The security situation deteriorated further this week when a female suicide bomber blew herself up at a rally in Gombe, a city in the north-east, a few minutes after President Goodluck Jonathan had left. The presidential convoy was parked 200 metres from the explosion on Monday. One person was killed and 18 others were injured.
At the same time, Nigerian soldiers and vigilante groups were trying to repel the Islamist militants’ advance on the northern city of Maiduguri. Boko Haram fighters initially tried to capture Maiduguri a week ago, but were resisted by Nigerian troops.
With a population of over one million, it is a key strategic battleground in a conflict that shows no sign of abating. It is also a city, as with the vast majority of the north-east, that is expected to vote for the opposition All Progressives Congress party, led by the former military ruler Muhammadu Buhari.
“Our vote will certainly be impacted,” said Lai Mohammed, an APC spokesman. “It is the responsibility of the government to ensure voter security but they’ve failed to achieve this.” The vote on 14 February will pit the ruling People’s Democratic Party (PDP) of Mr Jonathan against Mr Buhari’s APC.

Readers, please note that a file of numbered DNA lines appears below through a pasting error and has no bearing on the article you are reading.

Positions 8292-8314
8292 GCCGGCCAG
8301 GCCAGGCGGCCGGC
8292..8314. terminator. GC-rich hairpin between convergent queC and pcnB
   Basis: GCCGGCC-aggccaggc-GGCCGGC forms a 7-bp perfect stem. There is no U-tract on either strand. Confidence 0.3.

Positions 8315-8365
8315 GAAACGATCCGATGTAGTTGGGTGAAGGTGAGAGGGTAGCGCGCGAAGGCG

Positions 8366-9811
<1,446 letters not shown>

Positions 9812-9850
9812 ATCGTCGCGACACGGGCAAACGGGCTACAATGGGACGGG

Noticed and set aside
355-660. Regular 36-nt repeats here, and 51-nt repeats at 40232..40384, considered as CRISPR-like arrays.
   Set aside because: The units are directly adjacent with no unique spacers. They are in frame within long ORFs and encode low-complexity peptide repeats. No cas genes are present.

President Goodluck Jonathan during a visit to the north-eastern town of Gombe on Monday as part of his election campaign (Reuters)
Doyin Okupe, senior adviser to Mr Jonathan, disagreed that the violence will harm Mr Jonathan’s chances. “We’re doing all we can to fight this insurgency and ensure voter security,” he told The Independent. “This is the largest deployment of troops in Nigerian history and the elections will go ahead.”
Despite calls from security experts to postpone next month’s election, both Mr Jonathan and Mr Buhari have reassured voters that it cannot be done. Any postponement would be an admission of failure, while the APC believes that it has the momentum to sweep to victory. “The whole country is ready for change and a leader with the moral authority to fight Boko Haram; only Buhari can win this war,” said the APC’s Mr Mohammed.
As Nigerians gear up to vote in the shadow of daily terrorist attacks, there are also concerns that the Independent National Electoral Commission (INEC) is running out of time to oversee credible elections. Just over half the electorate have collected their electronic permanent voter card, and enabling the thousands of internally displaced people to vote is problematic.